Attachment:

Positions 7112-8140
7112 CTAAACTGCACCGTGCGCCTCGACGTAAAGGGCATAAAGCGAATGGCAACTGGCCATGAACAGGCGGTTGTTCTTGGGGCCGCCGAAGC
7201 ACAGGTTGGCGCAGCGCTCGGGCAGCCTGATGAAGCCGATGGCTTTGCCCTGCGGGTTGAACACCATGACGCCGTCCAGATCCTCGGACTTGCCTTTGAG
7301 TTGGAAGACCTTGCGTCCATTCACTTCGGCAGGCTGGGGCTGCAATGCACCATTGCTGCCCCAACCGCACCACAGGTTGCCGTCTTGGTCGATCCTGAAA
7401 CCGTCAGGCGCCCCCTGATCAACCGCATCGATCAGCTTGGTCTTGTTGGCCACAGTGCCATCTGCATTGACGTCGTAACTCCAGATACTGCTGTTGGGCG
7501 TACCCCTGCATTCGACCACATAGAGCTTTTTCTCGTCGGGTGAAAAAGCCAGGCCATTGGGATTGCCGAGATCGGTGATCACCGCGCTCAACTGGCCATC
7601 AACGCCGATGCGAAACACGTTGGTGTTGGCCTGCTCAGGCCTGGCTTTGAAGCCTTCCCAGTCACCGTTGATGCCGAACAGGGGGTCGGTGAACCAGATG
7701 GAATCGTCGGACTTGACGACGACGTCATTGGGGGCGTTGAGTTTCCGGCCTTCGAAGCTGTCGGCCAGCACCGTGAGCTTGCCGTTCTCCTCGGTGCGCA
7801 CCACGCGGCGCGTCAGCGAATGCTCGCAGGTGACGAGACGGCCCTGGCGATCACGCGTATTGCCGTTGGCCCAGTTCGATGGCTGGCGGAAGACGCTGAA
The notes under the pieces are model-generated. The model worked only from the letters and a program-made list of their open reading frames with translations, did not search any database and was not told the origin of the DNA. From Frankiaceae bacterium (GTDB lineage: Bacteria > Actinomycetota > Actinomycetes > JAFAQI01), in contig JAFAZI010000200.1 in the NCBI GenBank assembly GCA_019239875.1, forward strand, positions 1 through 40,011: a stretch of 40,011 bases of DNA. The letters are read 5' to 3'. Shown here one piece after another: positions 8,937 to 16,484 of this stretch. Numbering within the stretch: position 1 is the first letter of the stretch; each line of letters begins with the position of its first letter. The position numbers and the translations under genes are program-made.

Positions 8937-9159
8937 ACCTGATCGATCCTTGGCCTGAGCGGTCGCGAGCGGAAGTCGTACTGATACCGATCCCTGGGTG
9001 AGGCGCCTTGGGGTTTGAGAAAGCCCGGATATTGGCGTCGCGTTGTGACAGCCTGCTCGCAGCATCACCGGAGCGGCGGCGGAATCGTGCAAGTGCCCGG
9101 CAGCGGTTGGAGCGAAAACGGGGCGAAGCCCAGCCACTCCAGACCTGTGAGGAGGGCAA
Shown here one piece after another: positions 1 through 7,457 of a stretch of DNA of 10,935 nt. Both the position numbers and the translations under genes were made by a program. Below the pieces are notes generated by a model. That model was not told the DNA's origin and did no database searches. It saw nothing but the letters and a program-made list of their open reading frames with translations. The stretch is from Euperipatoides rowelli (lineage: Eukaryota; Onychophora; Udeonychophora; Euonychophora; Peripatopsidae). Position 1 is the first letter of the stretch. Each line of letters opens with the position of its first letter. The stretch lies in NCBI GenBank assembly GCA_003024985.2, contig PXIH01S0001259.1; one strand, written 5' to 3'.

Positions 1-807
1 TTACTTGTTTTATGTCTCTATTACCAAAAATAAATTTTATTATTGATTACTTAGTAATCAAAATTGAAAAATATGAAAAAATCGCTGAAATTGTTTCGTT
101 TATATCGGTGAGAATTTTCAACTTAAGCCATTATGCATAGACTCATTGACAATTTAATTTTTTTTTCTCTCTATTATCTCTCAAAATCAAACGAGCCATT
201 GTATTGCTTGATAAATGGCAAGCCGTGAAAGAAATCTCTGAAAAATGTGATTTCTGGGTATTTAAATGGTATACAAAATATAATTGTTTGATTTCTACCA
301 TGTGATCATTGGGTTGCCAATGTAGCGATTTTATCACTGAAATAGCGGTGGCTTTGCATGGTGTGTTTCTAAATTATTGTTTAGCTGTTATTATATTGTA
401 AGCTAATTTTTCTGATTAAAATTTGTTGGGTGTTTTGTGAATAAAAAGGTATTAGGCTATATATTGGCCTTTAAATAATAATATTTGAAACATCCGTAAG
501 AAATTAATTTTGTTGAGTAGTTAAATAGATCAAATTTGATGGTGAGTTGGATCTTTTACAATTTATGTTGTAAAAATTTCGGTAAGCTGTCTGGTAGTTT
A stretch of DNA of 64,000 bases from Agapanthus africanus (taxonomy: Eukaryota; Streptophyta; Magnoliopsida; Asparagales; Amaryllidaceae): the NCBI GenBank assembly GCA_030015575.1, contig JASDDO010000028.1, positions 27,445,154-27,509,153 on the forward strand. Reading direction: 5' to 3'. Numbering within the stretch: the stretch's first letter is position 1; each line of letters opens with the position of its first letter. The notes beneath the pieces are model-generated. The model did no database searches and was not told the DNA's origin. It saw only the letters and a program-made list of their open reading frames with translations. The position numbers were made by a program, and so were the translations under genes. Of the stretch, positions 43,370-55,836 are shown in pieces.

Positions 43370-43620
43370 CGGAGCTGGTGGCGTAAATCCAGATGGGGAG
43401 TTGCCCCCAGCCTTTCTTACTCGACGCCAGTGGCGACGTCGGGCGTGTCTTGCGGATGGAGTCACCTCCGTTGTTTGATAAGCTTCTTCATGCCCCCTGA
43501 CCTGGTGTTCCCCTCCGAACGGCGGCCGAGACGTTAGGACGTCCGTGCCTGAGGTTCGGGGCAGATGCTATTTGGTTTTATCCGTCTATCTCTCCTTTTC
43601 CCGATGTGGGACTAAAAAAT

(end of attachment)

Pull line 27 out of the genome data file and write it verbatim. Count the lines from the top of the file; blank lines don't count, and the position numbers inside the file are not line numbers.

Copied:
43501 CCTGGTGTTCCCCTCCGAACGGCGGCCGAGACGTTAGGACGTCCGTGCCTGAGGTTCGGGGCAGATGCTATTTGGTTTTATCCGTCTATCTCTCCTTTTC